Las Vegas Sun

April 25, 2015

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Las Vegas home prices up again in March; median now $161,000

Home prices in the Las Vegas area are up 7.3 percent from a month ago and nearly 31 percent from last year as supply stays short.

Officials with the Greater Las Vegas Association of Realtors said Tuesday that the median price for a single-family home sold in March was $161,000, up from $150,000 in February.

That's still about half of what the median home price was in 2006.

Realtors say there were about 13,700 single-family homes listed for sale by the end of March, which is down 3 percent from the month before.

Officials say they're seeing short sales and traditional sales eclipse the foreclosure trend of the past few years. Foreclosures accounted for about 80 percent of all sales four years ago, and dropped to 9.5 percent in December.

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  1. Where? My home was worth exactly the median value when the banks wrecked the economy. It lost 50% of its value and did not gain 30% in the last month. It is nowhere near the median quoted in the article.

  2. I think the only reason short sales and traditional sales are up over forecloseures are because the paper work required in LV for a bank to process a foreclosure makes them state if they did the initial loan correctly or robosigned. Banks aren't willing to say they did bad practices, so the house just swings in a 'state of foreclosure' which is unable to come to the market.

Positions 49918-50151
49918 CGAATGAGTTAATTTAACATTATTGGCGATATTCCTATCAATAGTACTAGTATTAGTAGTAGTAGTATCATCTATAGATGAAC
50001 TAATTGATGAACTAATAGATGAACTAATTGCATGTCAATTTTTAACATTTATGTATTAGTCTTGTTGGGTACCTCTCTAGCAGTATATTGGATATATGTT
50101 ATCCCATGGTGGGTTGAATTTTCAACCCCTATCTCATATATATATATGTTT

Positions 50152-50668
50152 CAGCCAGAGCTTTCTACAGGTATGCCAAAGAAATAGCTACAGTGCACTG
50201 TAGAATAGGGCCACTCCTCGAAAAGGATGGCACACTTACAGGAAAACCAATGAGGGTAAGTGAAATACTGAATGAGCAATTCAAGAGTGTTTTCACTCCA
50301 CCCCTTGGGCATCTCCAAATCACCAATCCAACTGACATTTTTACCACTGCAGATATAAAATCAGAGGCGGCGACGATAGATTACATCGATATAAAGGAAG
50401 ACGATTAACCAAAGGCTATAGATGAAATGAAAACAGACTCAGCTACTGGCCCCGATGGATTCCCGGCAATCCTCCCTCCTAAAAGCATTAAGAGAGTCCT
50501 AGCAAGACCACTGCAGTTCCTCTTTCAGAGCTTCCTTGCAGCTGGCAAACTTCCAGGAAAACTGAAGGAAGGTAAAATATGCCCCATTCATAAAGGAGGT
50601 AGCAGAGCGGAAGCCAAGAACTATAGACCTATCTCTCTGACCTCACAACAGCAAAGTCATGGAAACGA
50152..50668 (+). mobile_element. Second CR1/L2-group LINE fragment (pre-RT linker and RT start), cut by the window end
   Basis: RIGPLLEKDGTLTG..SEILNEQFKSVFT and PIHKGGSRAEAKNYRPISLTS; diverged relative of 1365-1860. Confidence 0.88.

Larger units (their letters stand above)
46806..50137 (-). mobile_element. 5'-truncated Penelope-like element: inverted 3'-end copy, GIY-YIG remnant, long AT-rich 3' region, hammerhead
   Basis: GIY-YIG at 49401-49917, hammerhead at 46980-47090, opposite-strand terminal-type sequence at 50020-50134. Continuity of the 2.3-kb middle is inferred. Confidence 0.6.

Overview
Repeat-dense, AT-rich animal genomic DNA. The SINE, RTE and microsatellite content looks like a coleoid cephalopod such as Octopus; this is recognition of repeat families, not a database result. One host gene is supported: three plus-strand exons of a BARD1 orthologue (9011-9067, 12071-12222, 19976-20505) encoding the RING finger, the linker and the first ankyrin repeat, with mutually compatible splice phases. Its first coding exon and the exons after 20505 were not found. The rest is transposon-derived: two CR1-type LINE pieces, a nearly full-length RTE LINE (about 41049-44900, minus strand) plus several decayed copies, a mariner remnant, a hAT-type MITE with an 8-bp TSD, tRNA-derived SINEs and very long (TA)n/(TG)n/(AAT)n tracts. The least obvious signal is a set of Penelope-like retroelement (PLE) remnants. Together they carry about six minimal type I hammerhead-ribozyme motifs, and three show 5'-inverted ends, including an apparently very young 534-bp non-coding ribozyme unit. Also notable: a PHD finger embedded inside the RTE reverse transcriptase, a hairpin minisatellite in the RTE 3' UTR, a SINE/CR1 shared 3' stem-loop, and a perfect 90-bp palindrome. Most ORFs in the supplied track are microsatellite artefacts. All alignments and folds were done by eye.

Dont think that a constricted market that races prices will last forever in Las Vegas. I would predict rather there is going to be a bubble that is burst again once these foreclosures start being processed quickly again.

  3. This is mostly due to Nevadans permitting these vulture "investors" to come to Nevada and scavenge foreclosed home only to flip them at the expense of Nevada residents.

    Too bad Nevadans don't put pressure on their elected officials to stop this practice.

    Nevada, more so Las Vegas, is becoming a city of renters - moving away from home owners.

    This is bad for the community as a hole. These short term living arrangements do no justice to long term stability in the housing market.

    Nevadans need to pressure their elected officials to enact legislation to stop these scavengers from buying out homes only to flip the homes.

    This is bad for Nevada!

  4. Let me know when they go up 100%. That'll take me back to break even.

  5. "This is mostly due to Nevadans permitting these vulture "investors" to come to Nevada and scavenge foreclosed home only to flip them at the expense of Nevada residents."

    Plenty of local investors are buying these properties as well.

  6. A $250,000 home, purchased in 2002, should be worth $335,979 today based on Las Vegas's historic appreciation rate of 3%. Today we're only about 60% of the way there, but slowly improving.

  7. I have a question perhaps someone might answer. My question is, who sets the home values as per zip codes and how do they or who come to the figures they list in the local papers. Example, homes on 89015 are up 20%, next door at 89002 the home values are down. I am familiar with both areas and it dosn't make sense and it also places a negative value to homes in the areas which have gone down. I see a little more value in 89002, but someone dosn't.